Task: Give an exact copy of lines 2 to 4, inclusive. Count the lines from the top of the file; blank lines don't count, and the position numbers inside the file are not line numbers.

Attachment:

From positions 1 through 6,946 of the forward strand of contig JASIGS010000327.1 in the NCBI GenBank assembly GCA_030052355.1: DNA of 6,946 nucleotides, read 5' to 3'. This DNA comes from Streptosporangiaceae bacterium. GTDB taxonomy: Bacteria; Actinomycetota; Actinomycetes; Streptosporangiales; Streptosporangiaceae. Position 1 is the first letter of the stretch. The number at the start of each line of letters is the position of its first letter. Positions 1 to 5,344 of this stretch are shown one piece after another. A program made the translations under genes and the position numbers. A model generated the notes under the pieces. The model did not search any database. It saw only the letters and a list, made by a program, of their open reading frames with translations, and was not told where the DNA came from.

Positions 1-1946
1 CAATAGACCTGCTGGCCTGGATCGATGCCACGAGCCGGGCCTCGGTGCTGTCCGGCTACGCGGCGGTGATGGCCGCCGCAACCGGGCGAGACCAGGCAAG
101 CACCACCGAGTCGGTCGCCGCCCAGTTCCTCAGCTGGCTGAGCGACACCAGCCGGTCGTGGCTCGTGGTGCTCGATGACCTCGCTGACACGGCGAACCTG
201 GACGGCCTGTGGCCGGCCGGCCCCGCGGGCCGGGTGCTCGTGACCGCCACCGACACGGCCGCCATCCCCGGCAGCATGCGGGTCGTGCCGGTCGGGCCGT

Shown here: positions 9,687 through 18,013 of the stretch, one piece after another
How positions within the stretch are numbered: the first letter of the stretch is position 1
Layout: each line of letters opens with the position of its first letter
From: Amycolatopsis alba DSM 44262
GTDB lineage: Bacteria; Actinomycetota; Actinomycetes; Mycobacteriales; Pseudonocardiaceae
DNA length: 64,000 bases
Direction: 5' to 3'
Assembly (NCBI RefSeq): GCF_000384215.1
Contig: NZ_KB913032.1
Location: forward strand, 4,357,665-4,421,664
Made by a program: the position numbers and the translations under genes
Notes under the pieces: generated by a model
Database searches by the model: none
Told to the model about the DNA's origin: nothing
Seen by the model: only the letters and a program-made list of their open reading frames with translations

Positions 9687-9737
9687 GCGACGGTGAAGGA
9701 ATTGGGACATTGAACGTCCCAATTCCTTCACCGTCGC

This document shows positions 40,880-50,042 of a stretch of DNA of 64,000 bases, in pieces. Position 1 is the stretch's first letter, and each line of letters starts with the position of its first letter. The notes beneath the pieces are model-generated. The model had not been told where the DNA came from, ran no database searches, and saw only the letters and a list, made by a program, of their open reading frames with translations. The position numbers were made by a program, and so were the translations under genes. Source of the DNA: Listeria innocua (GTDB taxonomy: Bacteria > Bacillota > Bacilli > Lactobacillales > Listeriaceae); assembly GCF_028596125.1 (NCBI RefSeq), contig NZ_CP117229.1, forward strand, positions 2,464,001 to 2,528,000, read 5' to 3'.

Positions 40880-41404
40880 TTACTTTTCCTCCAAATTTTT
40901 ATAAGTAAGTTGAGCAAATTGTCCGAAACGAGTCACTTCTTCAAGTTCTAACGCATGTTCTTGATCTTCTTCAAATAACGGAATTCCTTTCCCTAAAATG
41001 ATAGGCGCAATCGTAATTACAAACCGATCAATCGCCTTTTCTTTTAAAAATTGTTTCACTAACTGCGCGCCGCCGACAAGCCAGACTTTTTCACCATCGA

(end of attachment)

Positions 1-1946
1 CAATAGACCTGCTGGCCTGGATCGATGCCACGAGCCGGGCCTCGGTGCTGTCCGGCTACGCGGCGGTGATGGCCGCCGCAACCGGGCGAGACCAGGCAAG
101 CACCACCGAGTCGGTCGCCGCCCAGTTCCTCAGCTGGCTGAGCGACACCAGCCGGTCGTGGCTCGTGGTGCTCGATGACCTCGCTGACACGGCGAACCTG